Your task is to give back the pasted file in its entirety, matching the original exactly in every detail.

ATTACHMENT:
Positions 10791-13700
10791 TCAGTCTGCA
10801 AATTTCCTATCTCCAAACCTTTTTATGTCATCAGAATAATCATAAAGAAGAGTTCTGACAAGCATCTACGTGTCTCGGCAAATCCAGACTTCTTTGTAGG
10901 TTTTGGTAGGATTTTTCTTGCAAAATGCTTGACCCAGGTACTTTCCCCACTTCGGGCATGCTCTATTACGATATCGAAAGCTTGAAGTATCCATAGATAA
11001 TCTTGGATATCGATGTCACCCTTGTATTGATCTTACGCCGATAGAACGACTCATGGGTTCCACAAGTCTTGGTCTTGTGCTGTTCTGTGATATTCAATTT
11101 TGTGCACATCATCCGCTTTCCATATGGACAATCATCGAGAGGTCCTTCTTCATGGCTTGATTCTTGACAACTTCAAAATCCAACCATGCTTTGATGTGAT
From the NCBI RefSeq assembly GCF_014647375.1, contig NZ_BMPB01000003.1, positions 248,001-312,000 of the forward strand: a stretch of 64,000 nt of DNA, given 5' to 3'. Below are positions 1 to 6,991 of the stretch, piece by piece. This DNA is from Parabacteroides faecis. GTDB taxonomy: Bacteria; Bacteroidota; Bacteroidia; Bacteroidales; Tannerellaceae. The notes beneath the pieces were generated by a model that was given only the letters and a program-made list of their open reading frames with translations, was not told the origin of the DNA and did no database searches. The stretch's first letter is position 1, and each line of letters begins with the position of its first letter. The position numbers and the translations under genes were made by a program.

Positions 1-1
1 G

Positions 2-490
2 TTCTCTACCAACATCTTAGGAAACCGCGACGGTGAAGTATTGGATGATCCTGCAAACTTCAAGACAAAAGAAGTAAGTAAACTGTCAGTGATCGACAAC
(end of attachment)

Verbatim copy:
Positions 10791-13700
10791 TCAGTCTGCA
10801 AATTTCCTATCTCCAAACCTTTTTATGTCATCAGAATAATCATAAAGAAGAGTTCTGACAAGCATCTACGTGTCTCGGCAAATCCAGACTTCTTTGTAGG
10901 TTTTGGTAGGATTTTTCTTGCAAAATGCTTGACCCAGGTACTTTCCCCACTTCGGGCATGCTCTATTACGATATCGAAAGCTTGAAGTATCCATAGATAA
11001 TCTTGGATATCGATGTCACCCTTGTATTGATCTTACGCCGATAGAACGACTCATGGGTTCCACAAGTCTTGGTCTTGTGCTGTTCTGTGATATTCAATTT
11101 TGTGCACATCATCCGCTTTCCATATGGACAATCATCGAGAGGTCCTTCTTCATGGCTTGATTCTTGACAACTTCAAAATCCAACCATGCTTTGATGTGAT
From the NCBI RefSeq assembly GCF_014647375.1, contig NZ_BMPB01000003.1, positions 248,001-312,000 of the forward strand: a stretch of 64,000 nt of DNA, given 5' to 3'. Below are positions 1 to 6,991 of the stretch, piece by piece. This DNA is from Parabacteroides faecis. GTDB taxonomy: Bacteria; Bacteroidota; Bacteroidia; Bacteroidales; Tannerellaceae. The notes beneath the pieces were generated by a model that was given only the letters and a program-made list of their open reading frames with translations, was not told the origin of the DNA and did no database searches. The stretch's first letter is position 1, and each line of letters begins with the position of its first letter. The position numbers and the translations under genes were made by a program.

Positions 1-1
1 G

Positions 2-490
2 TTCTCTACCAACATCTTAGGAAACCGCGACGGTGAAGTATTGGATGATCCTGCAAACTTCAAGACAAAAGAAGTAAGTAAACTGTCAGTGATCGACAAC